Trevor Hogg reviews Robopocalypse by Daniel H. Wilson...
Writing in a breezy and plain manner, Daniel H. Wilson, who obtained a Ph.D. in robotics from Carnegie Mellon, has entered into the realm of science fiction thriller. If Wilson is able to channel his youthful and mischievous enthusiasm into more polished adult yarns he could become the next Michael Crichton. Oscar-winning moviemaker Steven Spielberg certainly believes in Wilson’s literary talent as he acquired the film rights to the latest effort from the Portland, Oregon based novelist before the book even had found a publisher.
Divided into five major sections, Robopocalypse chronicles the rise and fall of a malevolent artificial intelligence which highjacks everyday and military technology, such as smart cars, toys, domestic robots, and tanks, and converts them into lethal predators. The devastating World War III between men and machines is documented through a series of vignettes compiled via a transcript composed by human resistance fighter Cormac “Bright Boy” Wallace; he combines his personal recollections with the material obtained from a black box once belonging to Archos, the robotic nemesis that has a genocidal mission to annihilate humanity in a way that makes Adolf Hitler seem like a schoolyard bully.
Focusing more on the human struggle to survive as opposed to the machines’ is the smart choice, as well as the incorporation of short chapters as the tale becomes more interesting and speeds along to its conclusion. “I intentionally included very little science fiction up front,” stated Daniel H. Wilson in the Doubleday press release. “That’s the scariest part of Robopocalypse – that it’s feasible. There are no glinting robot armies from outer space, just the ordinary technology of our lives turning on us, ripping apart our civilization, and then evolving into something that human beings never intended.”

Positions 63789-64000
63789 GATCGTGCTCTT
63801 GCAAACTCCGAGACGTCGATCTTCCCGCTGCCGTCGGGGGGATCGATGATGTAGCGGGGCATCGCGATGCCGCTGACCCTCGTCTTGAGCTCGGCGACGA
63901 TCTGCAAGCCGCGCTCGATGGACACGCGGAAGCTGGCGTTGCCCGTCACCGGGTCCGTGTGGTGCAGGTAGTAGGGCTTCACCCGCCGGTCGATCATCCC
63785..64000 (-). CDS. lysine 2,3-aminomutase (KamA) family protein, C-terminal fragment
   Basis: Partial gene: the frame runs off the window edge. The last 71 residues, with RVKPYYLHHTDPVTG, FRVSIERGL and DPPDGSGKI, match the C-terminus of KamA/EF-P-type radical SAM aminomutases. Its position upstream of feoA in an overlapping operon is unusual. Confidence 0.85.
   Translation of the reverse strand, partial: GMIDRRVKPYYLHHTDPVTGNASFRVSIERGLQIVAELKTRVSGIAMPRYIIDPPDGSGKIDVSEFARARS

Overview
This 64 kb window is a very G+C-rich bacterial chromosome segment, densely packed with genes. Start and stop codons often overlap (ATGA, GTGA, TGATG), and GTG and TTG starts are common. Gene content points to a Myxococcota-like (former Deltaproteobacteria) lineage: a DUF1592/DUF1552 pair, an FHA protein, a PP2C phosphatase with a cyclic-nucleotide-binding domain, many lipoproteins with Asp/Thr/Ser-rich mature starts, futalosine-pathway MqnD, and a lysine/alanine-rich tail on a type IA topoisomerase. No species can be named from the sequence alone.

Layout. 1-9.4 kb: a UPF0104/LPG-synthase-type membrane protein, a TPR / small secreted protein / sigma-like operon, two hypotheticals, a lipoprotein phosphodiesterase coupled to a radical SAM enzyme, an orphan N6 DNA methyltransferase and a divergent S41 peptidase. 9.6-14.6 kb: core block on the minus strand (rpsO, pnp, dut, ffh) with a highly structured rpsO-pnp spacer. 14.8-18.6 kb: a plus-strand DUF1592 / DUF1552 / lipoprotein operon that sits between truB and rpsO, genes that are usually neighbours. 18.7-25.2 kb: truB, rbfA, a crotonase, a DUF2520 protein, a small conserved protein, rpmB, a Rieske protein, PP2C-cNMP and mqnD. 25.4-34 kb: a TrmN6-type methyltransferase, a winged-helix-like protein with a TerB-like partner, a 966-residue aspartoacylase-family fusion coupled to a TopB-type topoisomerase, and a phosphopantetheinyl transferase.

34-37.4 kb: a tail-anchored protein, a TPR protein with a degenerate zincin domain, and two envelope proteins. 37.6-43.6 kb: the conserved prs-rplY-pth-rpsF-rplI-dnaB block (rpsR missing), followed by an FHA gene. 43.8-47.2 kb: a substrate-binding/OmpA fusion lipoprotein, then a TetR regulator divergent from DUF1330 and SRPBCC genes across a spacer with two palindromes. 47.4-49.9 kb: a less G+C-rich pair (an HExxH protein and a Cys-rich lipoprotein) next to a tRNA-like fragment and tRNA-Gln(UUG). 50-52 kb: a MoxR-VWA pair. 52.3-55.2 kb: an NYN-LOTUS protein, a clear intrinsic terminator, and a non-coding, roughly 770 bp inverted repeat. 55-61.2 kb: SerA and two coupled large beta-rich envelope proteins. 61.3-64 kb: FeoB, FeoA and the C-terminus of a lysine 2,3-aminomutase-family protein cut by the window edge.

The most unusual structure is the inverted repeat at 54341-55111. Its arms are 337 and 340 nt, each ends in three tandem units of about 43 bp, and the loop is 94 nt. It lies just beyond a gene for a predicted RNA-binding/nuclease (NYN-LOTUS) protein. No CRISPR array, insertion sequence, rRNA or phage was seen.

Cinematically, I will enjoy seeing the eerie city street scene where all the cellphones in the surrounding area ring as a computer hacker is stalked by Archos. The one element I have a hard time getting my mind around is the Japanese storyline where an infatuated computer genius seeks to save his virus-infected robotic pleasure doll. The inclusion of the characters from the Osaga Nation is a nice touch as Native Americas too often serve as a forgotten footnote in American culture. For those who seek light entertainment with a futuristic twist Robopocalypse is a worthwhile read; and for their added enjoyment, Steven Spielberg will be working his movie magic to bring the world created by Daniel H. Wilson to the big screen in 2013.
Order Robopocalypse from Amazon and visit Daniel H. Wilson's website here.
Be sure to check out Trevor's two-part interview with Daniel H. Wilson - Novel Thoughts and Rising to the Big Screen.
Trevor Hogg is a freelance video editor and writer who currently resides in Canada.